No matter how seasoned a supply chain professional you may be, it’s important to periodically evaluate your department and how it compares to others across the country. To avoid becoming stagnant, you should never stop testing, evaluating or working to improve. By testing the health of your supply chain, you get an understanding of where you need to focus your efforts and align your supply chain activities with leading industry practices.
Below are 10 questions that will help identify any issues in your supply chain and develop a prescriptive approach to remediation.
Question #1: Does your supply chain department have an annual savings goal that’s clearly stated and communicated to the entire supply chain operations team?
If you don’t know what you’re aiming for, how can you ever know if you’re successful? Savings goals help lead to greater alignment between supply chain and clinicians by providing a visible roadmap for cost containment initiatives. While these initiatives will be managed through strategic sourcing and contract negotiations, the savings goals will likely impact every department of an organization and sharing the roadmap will help gain the alignment necessary to achieve the cost savings goals.
Question #2: Do you have an operational dashboard that’s visible, with regular reporting meetings, to manage key supply chain performance metrics?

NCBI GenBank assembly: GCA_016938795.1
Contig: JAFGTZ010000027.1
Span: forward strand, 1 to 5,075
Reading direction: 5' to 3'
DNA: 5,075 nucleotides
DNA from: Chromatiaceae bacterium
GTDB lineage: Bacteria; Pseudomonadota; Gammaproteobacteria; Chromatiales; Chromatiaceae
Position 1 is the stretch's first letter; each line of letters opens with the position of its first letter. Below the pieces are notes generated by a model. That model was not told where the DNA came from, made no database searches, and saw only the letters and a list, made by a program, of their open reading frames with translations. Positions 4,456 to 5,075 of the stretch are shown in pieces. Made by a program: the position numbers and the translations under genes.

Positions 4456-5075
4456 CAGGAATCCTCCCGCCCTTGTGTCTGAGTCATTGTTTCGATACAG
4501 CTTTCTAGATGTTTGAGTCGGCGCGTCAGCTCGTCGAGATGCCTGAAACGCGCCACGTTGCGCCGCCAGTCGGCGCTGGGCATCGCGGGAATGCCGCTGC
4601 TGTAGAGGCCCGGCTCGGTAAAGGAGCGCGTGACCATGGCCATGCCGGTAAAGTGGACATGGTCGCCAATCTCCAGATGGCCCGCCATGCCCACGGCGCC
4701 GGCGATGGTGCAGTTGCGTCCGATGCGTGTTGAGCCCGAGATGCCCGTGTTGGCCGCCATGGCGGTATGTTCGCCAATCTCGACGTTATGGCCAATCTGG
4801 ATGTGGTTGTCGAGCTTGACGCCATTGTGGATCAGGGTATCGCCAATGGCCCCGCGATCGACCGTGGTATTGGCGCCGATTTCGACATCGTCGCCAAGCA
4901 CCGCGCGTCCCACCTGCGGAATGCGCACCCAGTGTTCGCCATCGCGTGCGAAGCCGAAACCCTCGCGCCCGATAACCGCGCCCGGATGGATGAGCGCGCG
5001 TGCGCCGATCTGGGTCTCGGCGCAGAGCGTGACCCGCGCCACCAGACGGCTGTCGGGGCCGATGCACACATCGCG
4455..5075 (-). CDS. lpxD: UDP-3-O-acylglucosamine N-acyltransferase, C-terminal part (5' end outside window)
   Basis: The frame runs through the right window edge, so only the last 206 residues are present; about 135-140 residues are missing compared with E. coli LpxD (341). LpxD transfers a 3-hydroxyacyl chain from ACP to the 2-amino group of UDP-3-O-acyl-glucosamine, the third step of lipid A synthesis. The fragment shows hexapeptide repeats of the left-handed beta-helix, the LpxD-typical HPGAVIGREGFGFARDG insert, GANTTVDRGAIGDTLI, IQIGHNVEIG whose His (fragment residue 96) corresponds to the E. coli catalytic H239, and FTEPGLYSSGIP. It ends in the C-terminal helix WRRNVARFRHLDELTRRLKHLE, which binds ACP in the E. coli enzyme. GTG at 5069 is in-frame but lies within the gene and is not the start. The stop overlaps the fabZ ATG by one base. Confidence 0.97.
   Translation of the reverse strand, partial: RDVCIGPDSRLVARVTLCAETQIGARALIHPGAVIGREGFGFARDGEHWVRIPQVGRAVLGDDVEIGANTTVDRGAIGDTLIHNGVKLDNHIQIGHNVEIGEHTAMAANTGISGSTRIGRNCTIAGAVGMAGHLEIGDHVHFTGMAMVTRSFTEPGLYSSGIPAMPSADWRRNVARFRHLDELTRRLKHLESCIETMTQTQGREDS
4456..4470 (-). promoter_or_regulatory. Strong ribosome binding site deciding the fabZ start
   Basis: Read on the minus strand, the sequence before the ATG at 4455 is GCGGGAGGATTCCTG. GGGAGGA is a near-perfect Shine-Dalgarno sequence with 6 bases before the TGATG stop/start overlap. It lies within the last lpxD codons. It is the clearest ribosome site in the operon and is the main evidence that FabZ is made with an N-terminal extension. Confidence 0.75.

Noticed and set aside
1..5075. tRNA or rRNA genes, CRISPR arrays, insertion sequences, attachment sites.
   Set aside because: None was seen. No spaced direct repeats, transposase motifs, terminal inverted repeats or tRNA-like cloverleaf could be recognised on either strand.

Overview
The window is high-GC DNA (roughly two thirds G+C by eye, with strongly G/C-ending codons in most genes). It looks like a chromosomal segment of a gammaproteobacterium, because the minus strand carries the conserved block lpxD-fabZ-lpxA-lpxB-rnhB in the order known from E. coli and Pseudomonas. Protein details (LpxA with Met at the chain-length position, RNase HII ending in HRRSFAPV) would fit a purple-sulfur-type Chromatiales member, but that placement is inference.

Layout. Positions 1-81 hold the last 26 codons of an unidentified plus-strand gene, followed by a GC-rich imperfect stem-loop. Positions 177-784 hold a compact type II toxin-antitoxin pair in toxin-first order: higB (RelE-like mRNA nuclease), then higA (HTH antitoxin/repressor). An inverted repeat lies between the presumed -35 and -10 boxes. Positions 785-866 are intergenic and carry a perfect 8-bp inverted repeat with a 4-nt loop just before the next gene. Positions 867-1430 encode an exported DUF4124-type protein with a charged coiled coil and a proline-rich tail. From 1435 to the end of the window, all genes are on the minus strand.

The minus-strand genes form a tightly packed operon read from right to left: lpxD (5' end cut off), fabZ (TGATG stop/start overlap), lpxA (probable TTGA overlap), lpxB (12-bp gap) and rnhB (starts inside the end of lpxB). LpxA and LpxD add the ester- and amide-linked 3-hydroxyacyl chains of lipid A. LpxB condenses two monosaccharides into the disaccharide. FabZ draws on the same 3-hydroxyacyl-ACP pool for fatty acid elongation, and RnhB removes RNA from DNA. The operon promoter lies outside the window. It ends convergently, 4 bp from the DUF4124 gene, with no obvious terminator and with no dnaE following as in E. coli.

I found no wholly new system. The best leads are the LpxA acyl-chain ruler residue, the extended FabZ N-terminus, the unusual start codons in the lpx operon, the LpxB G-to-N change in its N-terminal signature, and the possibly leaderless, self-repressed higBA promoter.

At the start of a new job at a hospital in Pittsburgh, I began by meeting with the team to introduce myself and get to know them a little better. I already knew the team was very transactional and didn’t measure a lot of what they were transacting. I kicked things off with the question, “Did you have a good week last week?” Everyone around the table started smiling and nodding their heads. I then asked, “That’s great to hear! How do you know that you had a good week?” Instantly, the mood of the room changed. How can you know the difference between a fair, good or great week if you don’t measure what’s happening? You can’t. And you also can’t efficiently manage a supply chain without clear performance measures that are regularly reviewed.
Question #3: Do you have a written, multiyear strategic plan that aligns to the strategic plan of your health system?
Different than an operational plan, a strategic plan is a clearly defined list of goals, along with the steps needed to reach those goals. A plan like this requires an understanding of how your organization functions and what part supply chain plays in its vision. Without a clearly articulated and collaborative strategic plan, different departments will be working toward different goals.
Question #4: Do you have a defined methodology for reviewing your off-contract spend that includes a plan to move that spend onto contract?
You’ve just written the greatest contract ever seen and everyone is celebrating your success. You can now input the pricing in the item master and move on to the next project. The minute you stop focusing on this contract, physicians throughout your organization go back to ordering the products they want rather than the ones that were agreed upon. Sound familiar?